Recently something horrible happened. Something grotesque and vile and gut-wrenchingly sad.
I hurt Floyd. I maimed her.
I didn’t mean to. She had been shedding her fluffy fur because of the crazy summer heat and all the stress and roadtrips and whatnot. This nasty furball had developed on her hips. She couldn’t pull it out on her own. I offered to help. I had some old mustache scissors that weren’t very sharp, I thought they’d do the trick. But then the Little F and his doggie friend got to playing and I turned briefly to tell them to knock it off, whatever they were doing.
And I sliced Floyd’s skin like paper. I cut her open like a fish.
She twisted and grabbed at the spot and suddenly her frail little skin just ripped open like a gaping chasm, waiting to swallow up all the happiness in the world. I started crying. She started crying. We both started crying. We went to the vet. She got some kitty stitches. We came home. She took a long walk outside and gave me the harshest cold shoulder possible.
This lasted for days. I tried to bribe her with chicken, tuna, steak. I got her catnip, toy mice, feathers. She just grumbled and cussed at me. I can’t blame her.
Until last night. She woke me up around 3am, howling at the bedroom door. I got up and let her in and she crawled into bed next to me. We didn’t discuss what happened. We just said we were sorry and went back to sleep.
What a wild strange trip it’s been.
Rode my bike miles yesterday. Miles.
When I decided I had to go home or die, it was about 2pm and as hot as hell. I found myself peddling as hard and fast as I could to go up the hill at Carlisle in Nob Hill, but only to find the bike slowly creeping backwards down towards Central. Cars were honking. My body was failing. I had to get off and walk.
When I got home, after I passed out on the floor of the shower for a while, I tried to put on clothes and go about my day as if I hadn’t wasted one of my nine lives on the old Schwinn. To my dismay, I could barely lift my arms, frozen as they were in handlebar position.
I didn’t have the energy or the words to explain to the boyfriend when he got home. All I could do was lift my arm up halfway and say, “This is what my arm does.”
Somehow he understood exactly what had happened.
Cardio. I should definitely start with some cardio. Hop on the treadmill. On lowest setting.
Been a while. They got new TVs. Sweet.
Forgot to stretch. Oops. Oh well, I’ll be fine, right?
Half-ass stretch in the far corner. Hope no one is watching.
Elliptical. Fuck I hate this machine.
I wonder if my face looks twisted in pain right now. I’ll try to force a smile. Now I just look frighteningly creepy. Screw smiling.
Weird cramp. Let’s take a break.
I like that girl’s outfit. How does she look so good while working out? I wonder if I could pull that look off.
Circuit training. Accidentally slip while doing the incline press up. No one saw that. I will not re-attempt. Jesus, that was loud.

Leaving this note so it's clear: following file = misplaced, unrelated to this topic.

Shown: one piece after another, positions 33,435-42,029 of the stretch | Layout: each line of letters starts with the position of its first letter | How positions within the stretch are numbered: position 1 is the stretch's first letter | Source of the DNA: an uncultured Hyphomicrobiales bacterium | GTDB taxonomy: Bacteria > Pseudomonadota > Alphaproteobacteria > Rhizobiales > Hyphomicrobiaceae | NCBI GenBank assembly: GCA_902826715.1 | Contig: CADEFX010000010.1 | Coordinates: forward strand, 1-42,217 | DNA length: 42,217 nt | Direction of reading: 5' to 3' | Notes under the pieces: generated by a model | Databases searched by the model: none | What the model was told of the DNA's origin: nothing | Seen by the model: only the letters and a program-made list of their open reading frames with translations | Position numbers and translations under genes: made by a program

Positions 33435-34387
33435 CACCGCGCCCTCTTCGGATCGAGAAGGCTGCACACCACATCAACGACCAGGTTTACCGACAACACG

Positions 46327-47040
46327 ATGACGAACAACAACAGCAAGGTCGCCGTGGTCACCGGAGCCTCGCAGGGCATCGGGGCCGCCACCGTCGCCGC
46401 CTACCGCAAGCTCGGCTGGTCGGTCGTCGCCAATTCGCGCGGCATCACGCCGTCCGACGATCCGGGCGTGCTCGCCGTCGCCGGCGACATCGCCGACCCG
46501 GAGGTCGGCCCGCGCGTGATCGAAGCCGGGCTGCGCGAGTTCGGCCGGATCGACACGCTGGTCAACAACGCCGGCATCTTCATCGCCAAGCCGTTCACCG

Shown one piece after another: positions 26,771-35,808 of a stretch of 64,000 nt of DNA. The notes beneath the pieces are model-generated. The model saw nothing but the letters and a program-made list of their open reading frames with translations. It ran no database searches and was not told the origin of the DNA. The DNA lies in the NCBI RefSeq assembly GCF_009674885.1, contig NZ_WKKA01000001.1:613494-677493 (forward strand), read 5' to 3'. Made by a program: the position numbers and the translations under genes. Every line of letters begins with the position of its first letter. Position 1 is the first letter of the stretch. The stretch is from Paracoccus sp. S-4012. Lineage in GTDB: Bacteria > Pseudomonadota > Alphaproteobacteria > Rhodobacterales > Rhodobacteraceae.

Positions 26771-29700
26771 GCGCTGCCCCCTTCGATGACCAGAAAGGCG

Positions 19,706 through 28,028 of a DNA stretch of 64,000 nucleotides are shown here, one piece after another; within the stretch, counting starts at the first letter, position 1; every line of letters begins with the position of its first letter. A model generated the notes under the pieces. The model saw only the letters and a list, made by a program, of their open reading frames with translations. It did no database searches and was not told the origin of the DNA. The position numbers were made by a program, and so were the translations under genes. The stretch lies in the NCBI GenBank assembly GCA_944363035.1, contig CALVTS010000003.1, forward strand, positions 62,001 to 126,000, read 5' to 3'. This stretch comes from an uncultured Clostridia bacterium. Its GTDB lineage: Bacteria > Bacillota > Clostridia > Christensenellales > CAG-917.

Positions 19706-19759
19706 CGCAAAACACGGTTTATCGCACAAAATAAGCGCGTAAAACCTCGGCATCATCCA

Vending machine- HEELLLLOOOOO Skittles.
Cheer camp is happening in the field outside of the window. I guess I could stay for a while longer and pretend to pedal this stationary bike.
Bar across the street. It’s wing night.
My existential angst of late reminds me of a story from a few years back. My friend was seeing a therapist for therapy stuff and they got on the subject of pooping.
She was talking to her therapist about her IBS (that’s when you poop funny) and instead of her therapist saying for her to see a real doctor, or to eat better, maybe try that yogurt, or work out, or whatever- she told her that it was due to conflicts she had with her self esteem.
So now we say we’re having an ‘identity crisis’ whenever one of us has to drop a deuce.
I was walking down a different aisle when I heard the woman speaking to herself. She was wondering aloud, almost frantically, where she might find prepackaged Jello cups. I avoided her as long as I could. I’ve got enough crazy of my own, thank you, I don’t need to listen to anybody else’s, too. But eventually I had nearly everything I needed in my basket and I ventured down the crazy lady aisle.
She’d recruited a young man who had been trying to stock the shelves. She really needed to find that Jello. He was telling her that it was the next aisle over. He told her a few times, and in great detail. He spoke calmly and clearly to the old woman, and offered to take her the next aisle over and show her the shelf.
She refused to listen, refused to understand. As she grew angrier and more frustrated, the young man stole away. There’s just no helping some people.
I tried to keep my back to her and grab my items without incident.
She grew louder and louder, crankier and more demanding, asking where on earth she might find the prepackaged Jello cups.
A good person might’ve gone and grabbed them for her, putting an end to her whole ordeal. But something inside of me broke.
“Who are you talking to?!” I snapped, and swiftly exited her sphere of loony. I’ve got enough of my own crazy to deal with.